Aid for tree-fall victims in 10 days | mumbai | Hindustan Times
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Aid for tree-fall victims in 10 days

mumbai Updated: Oct 22, 2010 00:30 IST
Kunal Purohit

The families of victims of tree collapses will have the compensation amount in their bank accounts soon, the Brihanmumbai Municipal Corporation (BMC) has said.

The BMC has sanctioned ex-gratia relief according to the new compensation policy.

The seven-member committee, formed to decide the compensation to be awarded to the victims, held its first meeting on Thursday and sanctioned compensation for the families of the three people who died and the 11 people injured in tree collapses this year.

“We had called the ward level officials, under whose jurisdiction these cases occurred, and discussed each case,” Chandrashekhar Rokade, deputy municipal commissioner (gardens), said. “Each of these victims should get the amount within 10 days.”

The Hindustan Times has carried a series of reports on how the BMC’s callous attitude and outdated tree-pruning mechanism was putting people at risk. Following the reports, the municipal commissioner had announced that a compensation policy and a new tree-trimming mechanism will be in place by the end of September.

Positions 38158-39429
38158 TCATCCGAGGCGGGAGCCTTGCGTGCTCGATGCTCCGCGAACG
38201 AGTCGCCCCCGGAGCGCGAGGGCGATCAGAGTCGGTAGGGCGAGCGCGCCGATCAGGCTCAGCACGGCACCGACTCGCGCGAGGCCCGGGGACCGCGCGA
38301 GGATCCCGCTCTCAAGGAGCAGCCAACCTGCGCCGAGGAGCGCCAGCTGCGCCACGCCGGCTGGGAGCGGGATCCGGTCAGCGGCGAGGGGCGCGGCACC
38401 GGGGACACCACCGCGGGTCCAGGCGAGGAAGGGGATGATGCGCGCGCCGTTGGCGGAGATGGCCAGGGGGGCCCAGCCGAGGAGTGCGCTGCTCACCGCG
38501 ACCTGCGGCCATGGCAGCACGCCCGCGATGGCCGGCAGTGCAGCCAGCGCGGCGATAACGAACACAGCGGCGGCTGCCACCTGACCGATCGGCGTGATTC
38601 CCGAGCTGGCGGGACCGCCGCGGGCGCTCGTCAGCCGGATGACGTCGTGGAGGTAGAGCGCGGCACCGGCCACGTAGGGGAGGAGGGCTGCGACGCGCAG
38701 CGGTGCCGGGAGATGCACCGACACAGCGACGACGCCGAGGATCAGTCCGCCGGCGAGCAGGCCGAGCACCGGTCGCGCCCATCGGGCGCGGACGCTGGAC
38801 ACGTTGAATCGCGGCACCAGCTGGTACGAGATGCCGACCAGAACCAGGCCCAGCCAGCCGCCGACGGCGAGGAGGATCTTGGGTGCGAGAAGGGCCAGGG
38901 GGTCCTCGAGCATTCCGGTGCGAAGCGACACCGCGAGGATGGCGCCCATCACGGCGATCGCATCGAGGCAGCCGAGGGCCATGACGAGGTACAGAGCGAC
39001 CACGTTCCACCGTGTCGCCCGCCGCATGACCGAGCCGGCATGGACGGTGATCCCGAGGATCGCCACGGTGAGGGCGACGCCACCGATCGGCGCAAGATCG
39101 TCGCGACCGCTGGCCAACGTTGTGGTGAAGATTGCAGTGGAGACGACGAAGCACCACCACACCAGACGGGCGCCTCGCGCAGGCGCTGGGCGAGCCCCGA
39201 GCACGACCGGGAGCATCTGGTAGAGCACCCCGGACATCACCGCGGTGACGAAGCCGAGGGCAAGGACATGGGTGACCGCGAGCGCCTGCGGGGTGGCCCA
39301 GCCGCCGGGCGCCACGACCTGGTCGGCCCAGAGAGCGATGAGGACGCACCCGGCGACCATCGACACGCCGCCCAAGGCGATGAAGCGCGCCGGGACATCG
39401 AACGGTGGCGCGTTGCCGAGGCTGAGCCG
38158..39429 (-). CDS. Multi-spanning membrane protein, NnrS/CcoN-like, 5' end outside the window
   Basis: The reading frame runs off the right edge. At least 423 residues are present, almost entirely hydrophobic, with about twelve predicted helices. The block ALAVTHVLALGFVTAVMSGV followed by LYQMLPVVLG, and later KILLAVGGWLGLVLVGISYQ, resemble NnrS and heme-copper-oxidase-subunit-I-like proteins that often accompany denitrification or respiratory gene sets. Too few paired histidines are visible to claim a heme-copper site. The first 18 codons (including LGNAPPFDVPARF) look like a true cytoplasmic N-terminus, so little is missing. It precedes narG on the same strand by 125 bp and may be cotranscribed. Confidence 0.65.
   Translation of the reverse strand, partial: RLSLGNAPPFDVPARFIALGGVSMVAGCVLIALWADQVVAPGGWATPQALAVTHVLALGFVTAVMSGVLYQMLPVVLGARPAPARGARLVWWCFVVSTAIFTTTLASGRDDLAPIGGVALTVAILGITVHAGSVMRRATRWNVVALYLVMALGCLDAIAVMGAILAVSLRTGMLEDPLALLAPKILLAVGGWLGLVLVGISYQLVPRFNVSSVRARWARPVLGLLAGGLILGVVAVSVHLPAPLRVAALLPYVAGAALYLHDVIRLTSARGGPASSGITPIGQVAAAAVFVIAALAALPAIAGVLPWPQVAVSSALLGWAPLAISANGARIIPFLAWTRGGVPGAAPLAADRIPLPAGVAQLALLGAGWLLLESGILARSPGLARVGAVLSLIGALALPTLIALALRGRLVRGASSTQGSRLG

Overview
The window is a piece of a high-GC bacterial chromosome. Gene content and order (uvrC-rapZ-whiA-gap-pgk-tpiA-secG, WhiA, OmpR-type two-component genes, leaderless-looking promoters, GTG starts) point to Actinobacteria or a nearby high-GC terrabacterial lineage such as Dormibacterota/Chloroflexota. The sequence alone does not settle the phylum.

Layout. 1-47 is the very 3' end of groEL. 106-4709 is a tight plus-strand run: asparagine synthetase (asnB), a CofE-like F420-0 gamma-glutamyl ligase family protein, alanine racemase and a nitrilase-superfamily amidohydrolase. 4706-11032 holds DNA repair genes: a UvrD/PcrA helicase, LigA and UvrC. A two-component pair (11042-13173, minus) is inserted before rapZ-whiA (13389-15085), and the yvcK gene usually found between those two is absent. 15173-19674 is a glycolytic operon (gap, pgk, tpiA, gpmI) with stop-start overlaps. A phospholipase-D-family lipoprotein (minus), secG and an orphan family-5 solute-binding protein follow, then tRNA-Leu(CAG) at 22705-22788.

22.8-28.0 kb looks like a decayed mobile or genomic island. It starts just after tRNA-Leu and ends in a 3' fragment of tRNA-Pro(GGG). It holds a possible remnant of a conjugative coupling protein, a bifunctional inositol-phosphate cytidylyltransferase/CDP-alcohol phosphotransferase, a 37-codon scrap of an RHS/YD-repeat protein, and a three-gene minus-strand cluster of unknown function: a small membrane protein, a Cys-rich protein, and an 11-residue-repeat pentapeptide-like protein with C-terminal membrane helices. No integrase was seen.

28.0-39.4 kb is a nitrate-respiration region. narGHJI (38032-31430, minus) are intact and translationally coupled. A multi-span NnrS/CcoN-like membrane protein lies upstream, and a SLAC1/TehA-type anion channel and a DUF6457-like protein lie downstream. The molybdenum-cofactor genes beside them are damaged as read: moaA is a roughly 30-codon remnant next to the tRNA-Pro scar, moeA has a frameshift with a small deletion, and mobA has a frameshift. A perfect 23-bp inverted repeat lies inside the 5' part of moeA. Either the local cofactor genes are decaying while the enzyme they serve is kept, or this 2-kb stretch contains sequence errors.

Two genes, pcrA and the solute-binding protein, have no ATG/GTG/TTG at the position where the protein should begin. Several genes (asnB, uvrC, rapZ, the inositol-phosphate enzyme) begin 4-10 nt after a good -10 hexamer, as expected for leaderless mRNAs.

In the first week of September, tree collapses claimed two victims, Aslam Shaikh, 45, and Rahim Shaikh, 50, in south Mumbai.

The policy later formulated said the family of a victim killed in a tree collapse will get a compensation of Rs 1 lakh while a victim who suffers a permanent disability will get Rs 50,000. The BMC will cover all medical expenses of those seriously injured, if they are treated in a civic hospital. The committee will examine each case and decide the compensation.

The victims’ families had earlier expressed displeasure with the amount of compensation.

“There was a suggestion that the civic body should tie up with an insurance company and pay a regular premium so that the amount offered as compensation can be increased,” a member of the committee said, requesting anonymity because he is not authorised to speak to the media.

The railways, the member said, had a similar system.

“The price of a ticket includes a safety charge, which is used to pay the premium, and the insurance company then compensates accident victims,” he said. “Since the BMC anyway collects so many taxes, we can easily make such an arrangement.”

Rokade said increasing the amount of compensation is beyond the committee’s scope. “We are considering several suggestions, which will be forwarded to the senior officers,” he said.